Third, Dr. Nei improved a method of estimating the rates of nucleotide substitution, for substitutions that change an amino acid and for those that do not, separately. Thus, the method became easier to use and gained widespread popularity. Dr. Nei showed that comparisons between two substitution rates could reveal the evolutionary mechanism of genes. One notable application of this technique was his demonstration of “positive selection” in the MHC gene cluster, which serves to maintain high genetic diversity.
Many analytical methods developed by Dr. Nei have contributed not only to evolutionary biology but also to a broad range of other academic disciplines, including ecology and conservation biology.
Dr. Nei has also written influential textbooks, helped establish an international society of molecular evolution, and founded its highly-cited scientific journal, thus making major contributions to the education of students and the general public.
For these reasons, the Inamori Foundation is pleased to present the 2013 Kyoto Prize in Basic Sciences to Dr. Masatoshi Nei.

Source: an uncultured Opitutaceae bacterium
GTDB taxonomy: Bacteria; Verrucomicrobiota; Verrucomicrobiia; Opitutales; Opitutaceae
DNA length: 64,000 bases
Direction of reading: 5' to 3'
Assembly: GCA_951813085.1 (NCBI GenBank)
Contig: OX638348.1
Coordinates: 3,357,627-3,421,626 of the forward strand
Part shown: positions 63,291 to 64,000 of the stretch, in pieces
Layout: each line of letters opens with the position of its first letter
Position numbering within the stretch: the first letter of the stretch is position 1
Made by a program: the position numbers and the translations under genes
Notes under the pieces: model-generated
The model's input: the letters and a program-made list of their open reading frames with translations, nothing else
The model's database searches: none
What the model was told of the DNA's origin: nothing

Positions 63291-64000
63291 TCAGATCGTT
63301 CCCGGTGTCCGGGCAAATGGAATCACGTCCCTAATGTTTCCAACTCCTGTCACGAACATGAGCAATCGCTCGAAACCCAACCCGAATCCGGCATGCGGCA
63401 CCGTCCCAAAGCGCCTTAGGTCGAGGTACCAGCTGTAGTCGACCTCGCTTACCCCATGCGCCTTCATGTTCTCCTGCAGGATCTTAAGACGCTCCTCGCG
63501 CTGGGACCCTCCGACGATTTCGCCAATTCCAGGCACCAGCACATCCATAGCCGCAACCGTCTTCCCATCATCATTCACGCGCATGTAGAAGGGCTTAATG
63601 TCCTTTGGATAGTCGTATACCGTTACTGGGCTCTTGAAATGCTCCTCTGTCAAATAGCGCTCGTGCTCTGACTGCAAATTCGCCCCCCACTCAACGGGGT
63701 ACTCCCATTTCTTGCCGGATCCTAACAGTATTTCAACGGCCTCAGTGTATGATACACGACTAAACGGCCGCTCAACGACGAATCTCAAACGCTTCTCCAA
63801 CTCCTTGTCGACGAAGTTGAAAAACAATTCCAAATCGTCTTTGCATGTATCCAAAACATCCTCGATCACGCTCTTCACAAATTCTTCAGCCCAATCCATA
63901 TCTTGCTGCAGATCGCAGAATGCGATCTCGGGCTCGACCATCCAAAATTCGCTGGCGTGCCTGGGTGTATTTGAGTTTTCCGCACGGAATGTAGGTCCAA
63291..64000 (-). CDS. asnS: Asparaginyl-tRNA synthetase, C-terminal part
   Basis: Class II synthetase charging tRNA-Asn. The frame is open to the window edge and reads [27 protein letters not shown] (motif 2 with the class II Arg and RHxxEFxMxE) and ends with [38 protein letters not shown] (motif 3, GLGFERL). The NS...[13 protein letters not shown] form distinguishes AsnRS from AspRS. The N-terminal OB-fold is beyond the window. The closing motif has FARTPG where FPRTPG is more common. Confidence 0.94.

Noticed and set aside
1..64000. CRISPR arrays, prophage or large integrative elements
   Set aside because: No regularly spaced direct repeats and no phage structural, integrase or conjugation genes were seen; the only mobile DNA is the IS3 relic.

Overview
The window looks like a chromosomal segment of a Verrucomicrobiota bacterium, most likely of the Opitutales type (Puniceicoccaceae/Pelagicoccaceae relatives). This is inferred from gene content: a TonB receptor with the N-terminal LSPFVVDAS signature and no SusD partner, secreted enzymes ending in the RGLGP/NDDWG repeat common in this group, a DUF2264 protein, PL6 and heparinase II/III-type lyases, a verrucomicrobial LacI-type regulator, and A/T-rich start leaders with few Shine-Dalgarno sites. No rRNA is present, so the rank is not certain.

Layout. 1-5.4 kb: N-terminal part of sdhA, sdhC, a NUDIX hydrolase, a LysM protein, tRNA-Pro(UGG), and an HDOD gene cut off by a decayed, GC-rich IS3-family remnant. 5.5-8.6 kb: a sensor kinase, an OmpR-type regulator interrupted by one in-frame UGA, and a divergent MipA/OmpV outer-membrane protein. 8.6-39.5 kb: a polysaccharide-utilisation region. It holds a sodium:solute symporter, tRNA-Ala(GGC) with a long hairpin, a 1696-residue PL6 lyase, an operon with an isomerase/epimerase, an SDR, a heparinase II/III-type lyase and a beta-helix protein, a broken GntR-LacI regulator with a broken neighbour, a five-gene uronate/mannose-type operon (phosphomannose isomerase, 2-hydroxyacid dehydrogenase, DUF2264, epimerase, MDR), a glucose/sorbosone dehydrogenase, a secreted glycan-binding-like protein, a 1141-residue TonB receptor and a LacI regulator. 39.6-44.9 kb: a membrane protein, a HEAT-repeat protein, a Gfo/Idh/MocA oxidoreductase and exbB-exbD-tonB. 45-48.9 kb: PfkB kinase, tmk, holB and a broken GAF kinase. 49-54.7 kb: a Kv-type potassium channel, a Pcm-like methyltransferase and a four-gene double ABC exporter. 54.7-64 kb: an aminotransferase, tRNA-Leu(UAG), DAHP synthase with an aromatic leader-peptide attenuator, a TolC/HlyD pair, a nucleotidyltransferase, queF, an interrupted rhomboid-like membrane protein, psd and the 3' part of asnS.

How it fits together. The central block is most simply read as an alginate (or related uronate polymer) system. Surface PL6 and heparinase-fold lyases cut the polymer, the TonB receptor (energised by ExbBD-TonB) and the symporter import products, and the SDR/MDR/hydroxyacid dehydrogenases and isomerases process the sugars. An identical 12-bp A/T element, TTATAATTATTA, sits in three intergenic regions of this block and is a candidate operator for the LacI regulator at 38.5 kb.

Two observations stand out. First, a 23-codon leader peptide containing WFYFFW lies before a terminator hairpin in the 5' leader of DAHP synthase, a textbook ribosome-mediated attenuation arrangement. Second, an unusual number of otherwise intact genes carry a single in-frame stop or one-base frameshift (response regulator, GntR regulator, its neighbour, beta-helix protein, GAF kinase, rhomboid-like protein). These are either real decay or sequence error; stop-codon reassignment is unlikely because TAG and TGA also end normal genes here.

I was a normal boy when I was young and had no particular interest in becoming a scientist. This situation suddenly changed in 1946 when I lost my left eyesight by explosion of an ignition equipment of a war-time bomb. This accident forced me to stay in a clinic for about one month, and during this period I thought about my future life seriously for the first time. My interest for studying population genetics and evolution occurred in the first college year mainly because I discovered that I could use my talent of mathematics in this field. At that time evolutionary biology was largely speculative and based on the study of morphological characters, which are strongly affected by environmental factors. In my judgment this was not a serious scientific discipline. However, population genetics was more solid and dealt with the theoretical basis of evolution, animal and plant breeding, and medical genetics at the gene level. I therefore decided to study mathematical population genetics and tried to make it useful for understanding long-term evolution of organisms. Fortunately, around 1960 the molecular approach of evolutionary study was introduced, and we could develop new evolutionary theories by taking into account molecular data. One of my first studies at this time was concerned with the effect of gene duplication on phenotypic evolution. This study predicted that vertebrate organisms contain a large number of duplicate genes and pseudogenes (nonfunctional genes). Thirty years later, study of genomic sequences proved that this was indeed the case. I also developed the theory of genetic distance for measuring the extent of genetic divergence between populations. I then applied this theory to human populations and concluded that the first splitting of human populations occurred between Africans and non-Africans about 100,000 years ago and that non-African populations later migrated to occupy the rest of the world. Recent genomic data again support the major aspects of this conclusion. This genetic distance theory is now widely used in evolutionary biology and conservation biology of various organisms. I also developed a neighbor-joining method of phylogenetic analysis, which has been cited more than 33,000 times by now. Furthermore, I developed a method for measuring the extent of natural selection at the DNA sequence level, which is now used as a standard method of studying evolution. I also analyzed the evolutionary pattern of many immunological and non-immunological genes controlling phenotypic characters. On the basis of these studies, I developed a new evolutionary theory called “Mutation-Driven Evolution” (Oxford University Press, 2013).